Food Is Good

A New Perspective

By Lindsay Tobias

You’ve seen them before. The ads that scream, “lose twenty pounds in twenty days!” But what happens on day twenty-one after doing Beyoncé’s cayenne water cleanse? Most people gain all their weight back, building up for their next crash diet. As a Functional Nutrition Counselor, I deal with clients who have tried it all: keto, vegan, grapefruit diet, gluten-free, dairy-free, soy-free, pleasure-free, and more. They look back on their fad diets longingly because they “worked so well before” and decide they may need more discipline or willpower. This could not be further from the truth.

The more diets you do, the more you may believe that food is just a way to change your body. It isn’t. Food is information to your body; every bite you take gives your cells instructions. The sweet potato you had for lunch supported your vision and immune system. The blueberries in your morning parfait improved your cognition and lowered your stress levels with antioxidants. Food is medicine. It is also one of the most beautiful ways we can connect with others. The word companion comes from the Latin com and panis, meaning “someone to break bread with.” We are built to think about food as joy, community, and nourishment, not body manipulation. There are reasons diets don’t work long-term—namely, they weren’t designed to! Some diets even have deadlines in the title—21 Day Fix, 75 Hard, Whole 30—reinforcing the idea that sustainability is not the goal here. The billion-dollar diet industry is the only thriving industry that consistently holds a 97-percent failure rate. Yet we still find hope in the next diet. Just. One. More.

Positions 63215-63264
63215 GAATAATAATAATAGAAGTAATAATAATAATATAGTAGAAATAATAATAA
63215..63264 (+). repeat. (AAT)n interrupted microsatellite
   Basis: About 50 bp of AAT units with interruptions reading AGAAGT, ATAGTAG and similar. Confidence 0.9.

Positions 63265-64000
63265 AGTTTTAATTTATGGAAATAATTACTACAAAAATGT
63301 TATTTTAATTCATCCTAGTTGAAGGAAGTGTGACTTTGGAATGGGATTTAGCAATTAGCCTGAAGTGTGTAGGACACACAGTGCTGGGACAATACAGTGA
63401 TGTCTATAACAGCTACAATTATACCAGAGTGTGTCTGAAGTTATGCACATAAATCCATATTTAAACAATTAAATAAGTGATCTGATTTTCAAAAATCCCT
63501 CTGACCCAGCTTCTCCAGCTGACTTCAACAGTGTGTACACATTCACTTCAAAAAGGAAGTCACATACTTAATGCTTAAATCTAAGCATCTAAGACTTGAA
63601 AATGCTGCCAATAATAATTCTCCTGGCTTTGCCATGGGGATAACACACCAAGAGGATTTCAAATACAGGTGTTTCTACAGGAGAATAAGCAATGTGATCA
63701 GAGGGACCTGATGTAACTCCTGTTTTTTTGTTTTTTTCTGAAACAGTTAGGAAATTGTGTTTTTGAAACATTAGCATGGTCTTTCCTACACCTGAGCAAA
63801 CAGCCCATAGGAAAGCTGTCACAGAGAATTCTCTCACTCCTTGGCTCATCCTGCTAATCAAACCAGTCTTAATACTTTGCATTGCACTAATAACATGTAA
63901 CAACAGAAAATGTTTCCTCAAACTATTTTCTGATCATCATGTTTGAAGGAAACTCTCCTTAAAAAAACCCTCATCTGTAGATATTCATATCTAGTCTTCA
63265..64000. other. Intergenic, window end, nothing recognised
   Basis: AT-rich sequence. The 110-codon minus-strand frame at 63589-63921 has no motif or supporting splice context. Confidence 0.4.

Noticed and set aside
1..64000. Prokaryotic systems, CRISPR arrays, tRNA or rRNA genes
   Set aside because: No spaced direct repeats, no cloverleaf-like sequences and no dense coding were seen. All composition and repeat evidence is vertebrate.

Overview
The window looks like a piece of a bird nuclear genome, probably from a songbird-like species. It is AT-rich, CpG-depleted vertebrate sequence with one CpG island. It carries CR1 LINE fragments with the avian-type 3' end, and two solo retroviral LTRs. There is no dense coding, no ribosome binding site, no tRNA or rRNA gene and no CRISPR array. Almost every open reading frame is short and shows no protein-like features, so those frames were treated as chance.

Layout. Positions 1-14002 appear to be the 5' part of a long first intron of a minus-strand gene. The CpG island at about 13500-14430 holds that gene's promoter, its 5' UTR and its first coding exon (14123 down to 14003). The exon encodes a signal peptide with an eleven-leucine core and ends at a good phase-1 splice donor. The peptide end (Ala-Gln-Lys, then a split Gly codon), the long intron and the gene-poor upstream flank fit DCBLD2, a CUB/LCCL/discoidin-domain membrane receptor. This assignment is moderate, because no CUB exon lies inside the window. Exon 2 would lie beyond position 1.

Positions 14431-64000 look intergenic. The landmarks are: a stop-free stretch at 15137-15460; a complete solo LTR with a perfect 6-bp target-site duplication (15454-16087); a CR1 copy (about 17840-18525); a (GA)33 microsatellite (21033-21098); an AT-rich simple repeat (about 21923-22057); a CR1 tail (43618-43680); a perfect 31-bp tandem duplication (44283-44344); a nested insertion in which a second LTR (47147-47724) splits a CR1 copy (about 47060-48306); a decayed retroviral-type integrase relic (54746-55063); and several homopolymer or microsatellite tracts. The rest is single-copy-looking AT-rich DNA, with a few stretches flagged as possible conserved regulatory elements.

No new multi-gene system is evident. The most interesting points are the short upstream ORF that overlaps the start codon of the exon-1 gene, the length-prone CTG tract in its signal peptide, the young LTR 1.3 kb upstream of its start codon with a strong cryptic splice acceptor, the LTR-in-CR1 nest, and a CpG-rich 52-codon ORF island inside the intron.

Here are three reasons why dieting doesn’t work.

Diet culture gives us this warped definition of wellness as restriction. We have an ever-changing list of what we can’t eat, leaving us confused, aimless, and agitated.

1. Metabolic Adaptation

Weight loss is a stressor to the body. It challenges our body’s homeostasis (stability). When you first start a low-calorie diet, you will lose weight. The caloric demand on your body is much higher than the energy supply, so you are in a calorie deficit. Simple, right? While you may view your diet as positive or safe, your body may view it as a danger or a famine. Therefore, it will metabolically adapt to protect itself. If you stay in a deficit long-term, you will run out of the energy you need to function, so your metabolism will downregulate to suit your new low-calorie norm better. Dieters consider this a “plateau”—when you are doing the same thing as before, but weight loss halts, forcing you to eat less and less.

When we do not give our body consistent, nourishing food, we teach it to store the little food we give it. The instructions we are broadcasting to our cells are simple: “Run on less energy!” When we experience this metabolic adaptation, our warm hands begin to cool, our emotional regulation begins to wane, our energy plummets, and we need constant sugar or caffeine to stay afloat. Libido also goes out the door, and our consistent morning poop goes MIA, keeping our body from being able to detoxify naturally. We struggle to concentrate, our brains feel foggy, the scale fluctuates, and we feel like if we aren’t dieting, we are gaining weight. Because the more extreme the diet, the more the body has to protect itself and adapt.

2. Confusion